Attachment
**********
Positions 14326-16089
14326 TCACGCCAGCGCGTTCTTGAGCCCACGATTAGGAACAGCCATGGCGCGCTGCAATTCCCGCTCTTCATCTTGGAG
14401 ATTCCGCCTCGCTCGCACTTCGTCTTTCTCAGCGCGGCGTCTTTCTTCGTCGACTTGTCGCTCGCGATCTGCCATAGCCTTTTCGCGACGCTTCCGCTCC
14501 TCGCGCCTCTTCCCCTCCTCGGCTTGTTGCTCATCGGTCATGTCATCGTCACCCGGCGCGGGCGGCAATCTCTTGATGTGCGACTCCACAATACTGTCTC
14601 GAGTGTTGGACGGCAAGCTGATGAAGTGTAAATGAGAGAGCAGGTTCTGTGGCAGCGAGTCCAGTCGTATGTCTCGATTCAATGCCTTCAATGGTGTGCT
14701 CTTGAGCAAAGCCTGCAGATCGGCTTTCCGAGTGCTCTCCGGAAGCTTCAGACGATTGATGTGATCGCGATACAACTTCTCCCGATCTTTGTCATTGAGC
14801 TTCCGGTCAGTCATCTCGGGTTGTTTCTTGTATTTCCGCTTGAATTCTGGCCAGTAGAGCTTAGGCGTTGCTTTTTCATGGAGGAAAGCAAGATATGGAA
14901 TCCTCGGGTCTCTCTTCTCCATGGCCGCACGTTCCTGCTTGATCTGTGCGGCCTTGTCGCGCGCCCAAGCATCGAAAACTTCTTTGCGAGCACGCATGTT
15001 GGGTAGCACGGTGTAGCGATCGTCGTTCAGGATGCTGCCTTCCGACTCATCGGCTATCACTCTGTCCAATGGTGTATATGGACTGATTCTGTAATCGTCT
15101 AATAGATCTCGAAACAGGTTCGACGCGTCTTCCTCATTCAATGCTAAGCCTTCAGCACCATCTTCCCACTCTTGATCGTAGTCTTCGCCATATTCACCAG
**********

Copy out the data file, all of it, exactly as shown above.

Positions 14326-16089
14326 TCACGCCAGCGCGTTCTTGAGCCCACGATTAGGAACAGCCATGGCGCGCTGCAATTCCCGCTCTTCATCTTGGAG
14401 ATTCCGCCTCGCTCGCACTTCGTCTTTCTCAGCGCGGCGTCTTTCTTCGTCGACTTGTCGCTCGCGATCTGCCATAGCCTTTTCGCGACGCTTCCGCTCC
14501 TCGCGCCTCTTCCCCTCCTCGGCTTGTTGCTCATCGGTCATGTCATCGTCACCCGGCGCGGGCGGCAATCTCTTGATGTGCGACTCCACAATACTGTCTC
14601 GAGTGTTGGACGGCAAGCTGATGAAGTGTAAATGAGAGAGCAGGTTCTGTGGCAGCGAGTCCAGTCGTATGTCTCGATTCAATGCCTTCAATGGTGTGCT
14701 CTTGAGCAAAGCCTGCAGATCGGCTTTCCGAGTGCTCTCCGGAAGCTTCAGACGATTGATGTGATCGCGATACAACTTCTCCCGATCTTTGTCATTGAGC
14801 TTCCGGTCAGTCATCTCGGGTTGTTTCTTGTATTTCCGCTTGAATTCTGGCCAGTAGAGCTTAGGCGTTGCTTTTTCATGGAGGAAAGCAAGATATGGAA
14901 TCCTCGGGTCTCTCTTCTCCATGGCCGCACGTTCCTGCTTGATCTGTGCGGCCTTGTCGCGCGCCCAAGCATCGAAAACTTCTTTGCGAGCACGCATGTT
15001 GGGTAGCACGGTGTAGCGATCGTCGTTCAGGATGCTGCCTTCCGACTCATCGGCTATCACTCTGTCCAATGGTGTATATGGACTGATTCTGTAATCGTCT
15101 AATAGATCTCGAAACAGGTTCGACGCGTCTTCCTCATTCAATGCTAAGCCTTCAGCACCATCTTCCCACTCTTGATCGTAGTCTTCGCCATATTCACCAG